It’s not difficult to see how recency bias plays a big part in early Fantasy Baseball drafts. Look at the first few rounds and many players that were going in the mid-to-late round of drafts last season are now entrenched in the first few rounds.
One of these players is Diamondbacks left-handed pitcher Robbie Ray. Those who drafted him last season were rewarded in a big way. He turned into an ace and he’s being treated like one with an ADP of 47, according to fantrax.com. This is an overpay and Ray will be overvalued.
There are some appealing qualities with Ray, but there are also some red flags. Ray took huge strides last season, going 15-5 with a 2.89 ERA, 1.15 WHIP and a 218:71 K:BB ratio in 162 innings. As great as the strikeouts were, Ray still walked too many with a 10.7 percent walk rate. This caused high pitch counts and and Ray averaged fewer than six innings per start.
In 2016, Ray had a 4.90 ERA, 1.47 WHIP and a 218:71 K:BB ratio in 174.1 innings. He had the exact same K:BB ratio last season in fewer innings. Ray had a .352 BABIP in 2016 and .267 last year. Ray’s career average is .319. Another difference was the strand rate. Ray had a strand rate of 68.7 percent in 2016 and a very lucky mark of 84.5 percent last year.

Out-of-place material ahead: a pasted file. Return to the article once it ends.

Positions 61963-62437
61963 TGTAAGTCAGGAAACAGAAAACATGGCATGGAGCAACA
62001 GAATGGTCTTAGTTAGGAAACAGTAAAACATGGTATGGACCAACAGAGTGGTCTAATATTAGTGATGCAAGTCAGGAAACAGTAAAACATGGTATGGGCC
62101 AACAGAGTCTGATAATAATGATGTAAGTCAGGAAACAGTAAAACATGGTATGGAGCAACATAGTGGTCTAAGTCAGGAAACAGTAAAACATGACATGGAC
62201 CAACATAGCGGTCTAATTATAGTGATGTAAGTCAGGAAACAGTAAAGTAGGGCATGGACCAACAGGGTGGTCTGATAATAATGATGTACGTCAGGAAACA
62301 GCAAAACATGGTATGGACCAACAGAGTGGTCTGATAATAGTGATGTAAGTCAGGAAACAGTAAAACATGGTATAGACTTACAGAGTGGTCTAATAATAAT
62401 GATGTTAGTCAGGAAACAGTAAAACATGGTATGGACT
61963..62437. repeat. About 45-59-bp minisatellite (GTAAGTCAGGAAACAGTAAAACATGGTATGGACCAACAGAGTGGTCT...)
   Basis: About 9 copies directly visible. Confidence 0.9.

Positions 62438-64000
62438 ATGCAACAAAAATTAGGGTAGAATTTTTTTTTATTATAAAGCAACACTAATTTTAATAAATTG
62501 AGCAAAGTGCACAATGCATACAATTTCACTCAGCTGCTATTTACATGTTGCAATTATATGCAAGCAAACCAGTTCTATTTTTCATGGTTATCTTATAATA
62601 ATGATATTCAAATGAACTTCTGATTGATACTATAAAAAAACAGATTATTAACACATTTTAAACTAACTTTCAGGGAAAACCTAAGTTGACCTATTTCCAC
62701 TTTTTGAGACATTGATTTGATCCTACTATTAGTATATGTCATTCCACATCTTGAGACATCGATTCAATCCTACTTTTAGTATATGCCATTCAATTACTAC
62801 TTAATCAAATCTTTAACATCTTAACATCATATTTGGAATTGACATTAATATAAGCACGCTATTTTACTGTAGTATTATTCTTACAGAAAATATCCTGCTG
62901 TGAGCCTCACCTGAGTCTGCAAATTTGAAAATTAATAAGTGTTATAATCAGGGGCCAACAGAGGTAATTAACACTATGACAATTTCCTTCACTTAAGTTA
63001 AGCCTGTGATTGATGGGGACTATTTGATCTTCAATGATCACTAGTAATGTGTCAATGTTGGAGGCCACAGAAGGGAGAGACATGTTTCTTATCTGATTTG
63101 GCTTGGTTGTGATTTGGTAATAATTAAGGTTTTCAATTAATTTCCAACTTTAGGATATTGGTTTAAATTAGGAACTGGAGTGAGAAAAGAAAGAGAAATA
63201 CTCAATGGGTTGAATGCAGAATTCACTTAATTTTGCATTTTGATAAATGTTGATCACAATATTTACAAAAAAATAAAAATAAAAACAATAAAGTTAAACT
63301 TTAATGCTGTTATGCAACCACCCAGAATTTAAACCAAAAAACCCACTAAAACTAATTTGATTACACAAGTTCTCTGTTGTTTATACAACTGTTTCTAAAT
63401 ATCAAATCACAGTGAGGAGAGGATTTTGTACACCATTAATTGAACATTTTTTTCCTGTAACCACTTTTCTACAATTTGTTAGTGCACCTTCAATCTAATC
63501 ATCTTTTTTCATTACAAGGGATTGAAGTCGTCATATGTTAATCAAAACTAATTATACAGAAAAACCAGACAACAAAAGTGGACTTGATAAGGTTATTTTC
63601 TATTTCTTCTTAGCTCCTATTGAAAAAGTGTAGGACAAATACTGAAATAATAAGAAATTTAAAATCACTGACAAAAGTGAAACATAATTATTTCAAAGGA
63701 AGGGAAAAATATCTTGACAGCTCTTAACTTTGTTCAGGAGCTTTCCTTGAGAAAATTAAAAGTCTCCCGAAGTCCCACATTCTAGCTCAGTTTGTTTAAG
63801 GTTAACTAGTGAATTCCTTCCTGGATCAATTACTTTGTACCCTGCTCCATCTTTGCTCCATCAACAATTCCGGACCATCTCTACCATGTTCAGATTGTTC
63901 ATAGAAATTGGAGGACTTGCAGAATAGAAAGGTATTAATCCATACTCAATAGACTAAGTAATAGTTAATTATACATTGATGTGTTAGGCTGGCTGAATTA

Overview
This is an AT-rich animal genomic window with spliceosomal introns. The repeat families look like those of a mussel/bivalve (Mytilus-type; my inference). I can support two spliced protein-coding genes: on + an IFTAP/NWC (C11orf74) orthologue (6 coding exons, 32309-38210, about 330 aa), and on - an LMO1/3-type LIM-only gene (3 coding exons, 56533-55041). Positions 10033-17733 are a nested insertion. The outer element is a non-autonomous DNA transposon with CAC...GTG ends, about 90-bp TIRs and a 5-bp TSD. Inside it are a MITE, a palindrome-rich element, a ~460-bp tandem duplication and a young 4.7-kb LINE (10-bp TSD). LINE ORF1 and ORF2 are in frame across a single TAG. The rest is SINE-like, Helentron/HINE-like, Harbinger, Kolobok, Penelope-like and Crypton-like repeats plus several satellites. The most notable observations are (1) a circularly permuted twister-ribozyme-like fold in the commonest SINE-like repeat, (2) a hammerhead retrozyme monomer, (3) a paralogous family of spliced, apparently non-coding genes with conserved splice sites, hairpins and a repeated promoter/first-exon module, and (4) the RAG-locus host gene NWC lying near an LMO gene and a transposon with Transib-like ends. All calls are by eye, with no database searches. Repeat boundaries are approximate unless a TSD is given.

Ray allowed more fly balls last season, going from 32.6 percent to 40.3 percent and his hard hit percentage increased from 36.6 percent to 40.4 percent. While some of these luck factors played a part, Ray did change his pitch arsenal, relying less on the fastball and using a curveball much more in place of a changeup.
Ray is difficult to hit, limiting opponents to a .197 average and he increased his swinging strike percentage from 11.6 percent to 14.2 percent. The home ballpark doesn’t help Ray either. Ray pitched 75 innings at home with a 4.08 ERA and a 1.35 WHIP. In 87 innings on the road, Ray had a 1.86 ERA and 0.99 WHIP.
Ray won’t be as good in 2018 as he was last season. It’s not a bold prediction to say Ray won’t post an ERA under three again. The strikeouts will be there and even if the ERA goes up to 3.50-3.75, it’s still good in this era when the average National League ERA was 4.34 last season. The problem is that people are treating him like an ace and he’s not there yet. While pitchers aren’t going deep into games, you want more innings from your No. 1 or No. 2 pitcher than Ray provides. He had only five games of at least seven innings.
Ray is being taken as the No. 13 starting pitcher on fantrax.com. He was taken in the fourth round of the FSTA 14-team Fantasy Baseball draft. Ray showed two years ago how volatile he can be. He was a bargain in 2017 drafts and this year he’s overvalued. Don’t be the one who is fooled by his numbers. Sometimes, you have to take a closer look.